Frank White answers the phone on the second ring. He had to be expecting the call.
The day before, he’d announced through social media that he would be on the Kauffman Stadium field for the first time in nearly four years. My interest (or obsession; depends on your perspective) in the broken relationship between the Royals and one of their best players ever has caused a few eye rolls. Enough that, two years ago, I decided no more columns until something changed.
But now something has changed. White will return to a hero’s welcome during a ceremony Sept. 1 as part of Major League Baseball’s “Franchise Four” promotion. Fans voted White one of the four most impactful players in Royals history. That was expected. The man won eight Gold Gloves, batted cleanup in the 1985 World Series, and is one of only two Royals players with his number retired. So that was easy.
Here’s what wasn’t as easy: deciding whether this would be the event he would end a nearly four-year cold war with the team over.
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And here’s what won’t be as easy: walking on that field again, even as he has to know he’ll receive a thunderous welcome from what has become baseball’s loudest fanbase.
“It’ll be overwhelming,” he says. “I hope I don’t trip.”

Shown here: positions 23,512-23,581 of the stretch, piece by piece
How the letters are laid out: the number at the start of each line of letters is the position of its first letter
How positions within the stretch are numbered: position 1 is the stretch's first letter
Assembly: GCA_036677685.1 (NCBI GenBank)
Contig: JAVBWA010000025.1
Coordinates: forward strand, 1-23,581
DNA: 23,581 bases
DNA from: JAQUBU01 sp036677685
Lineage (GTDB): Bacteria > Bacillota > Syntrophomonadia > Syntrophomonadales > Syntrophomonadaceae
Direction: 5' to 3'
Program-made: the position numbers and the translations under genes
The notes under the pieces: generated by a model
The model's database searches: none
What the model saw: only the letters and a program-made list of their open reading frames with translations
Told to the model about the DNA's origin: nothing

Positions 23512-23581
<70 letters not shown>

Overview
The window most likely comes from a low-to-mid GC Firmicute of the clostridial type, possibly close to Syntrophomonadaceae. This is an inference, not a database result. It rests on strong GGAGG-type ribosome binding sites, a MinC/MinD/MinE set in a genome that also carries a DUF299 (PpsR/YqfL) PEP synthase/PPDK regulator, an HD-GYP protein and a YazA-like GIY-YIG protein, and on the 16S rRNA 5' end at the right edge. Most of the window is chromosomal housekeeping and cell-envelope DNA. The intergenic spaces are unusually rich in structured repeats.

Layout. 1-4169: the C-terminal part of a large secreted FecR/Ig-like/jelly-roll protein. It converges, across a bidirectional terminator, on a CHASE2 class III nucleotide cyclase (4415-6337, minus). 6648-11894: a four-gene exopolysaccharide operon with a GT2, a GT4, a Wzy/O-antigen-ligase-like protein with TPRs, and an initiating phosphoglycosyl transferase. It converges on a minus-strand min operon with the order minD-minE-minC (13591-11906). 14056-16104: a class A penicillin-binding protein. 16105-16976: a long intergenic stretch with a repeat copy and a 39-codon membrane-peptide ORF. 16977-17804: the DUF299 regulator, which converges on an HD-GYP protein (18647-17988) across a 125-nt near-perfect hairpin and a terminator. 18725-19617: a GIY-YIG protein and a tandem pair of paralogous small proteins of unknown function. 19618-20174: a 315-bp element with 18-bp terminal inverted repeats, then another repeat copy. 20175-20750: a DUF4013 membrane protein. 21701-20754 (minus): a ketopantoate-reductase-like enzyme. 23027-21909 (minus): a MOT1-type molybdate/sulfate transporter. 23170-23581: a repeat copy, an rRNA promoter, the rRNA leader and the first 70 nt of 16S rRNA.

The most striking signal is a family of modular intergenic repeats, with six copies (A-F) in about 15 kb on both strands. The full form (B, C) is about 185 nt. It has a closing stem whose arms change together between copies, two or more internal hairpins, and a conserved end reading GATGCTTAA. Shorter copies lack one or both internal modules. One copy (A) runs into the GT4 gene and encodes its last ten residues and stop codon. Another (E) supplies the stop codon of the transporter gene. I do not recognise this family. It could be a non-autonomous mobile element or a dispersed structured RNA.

White stayed on the phone for nearly an hour. He had a lot to say. I had a lot to ask. By the time we hung up, I felt naive hoping for any clear or easy answers to the most complex and unnecessarily diminishing relationship between any team and great player in Kansas City.
Frank White could’ve returned to the Kauffman Stadium field long ago. The Royals have invited him to many official events over the last four years. The playoffs. Opening day. Team Hall of Fame ceremonies.
White turned them all down. In the beginning, he was too angry. He felt the team had wronged him. Taken advantage of him in some ways, taken him for granted in others, and dismissed him in a few more. He had grown tired of it. He was done with the Royals. Once the feud went public, each side was worse off without the other, and knew it.
At some point, the sharpness of those feelings dissipated. Particularly for White. He moved on. He was a landslide winner for a seat in the Jackson County legislature, does sales for a local roofing company, has a radio show and is an assistant coach for the T-Bones. Most days, he’s too busy to think about the past.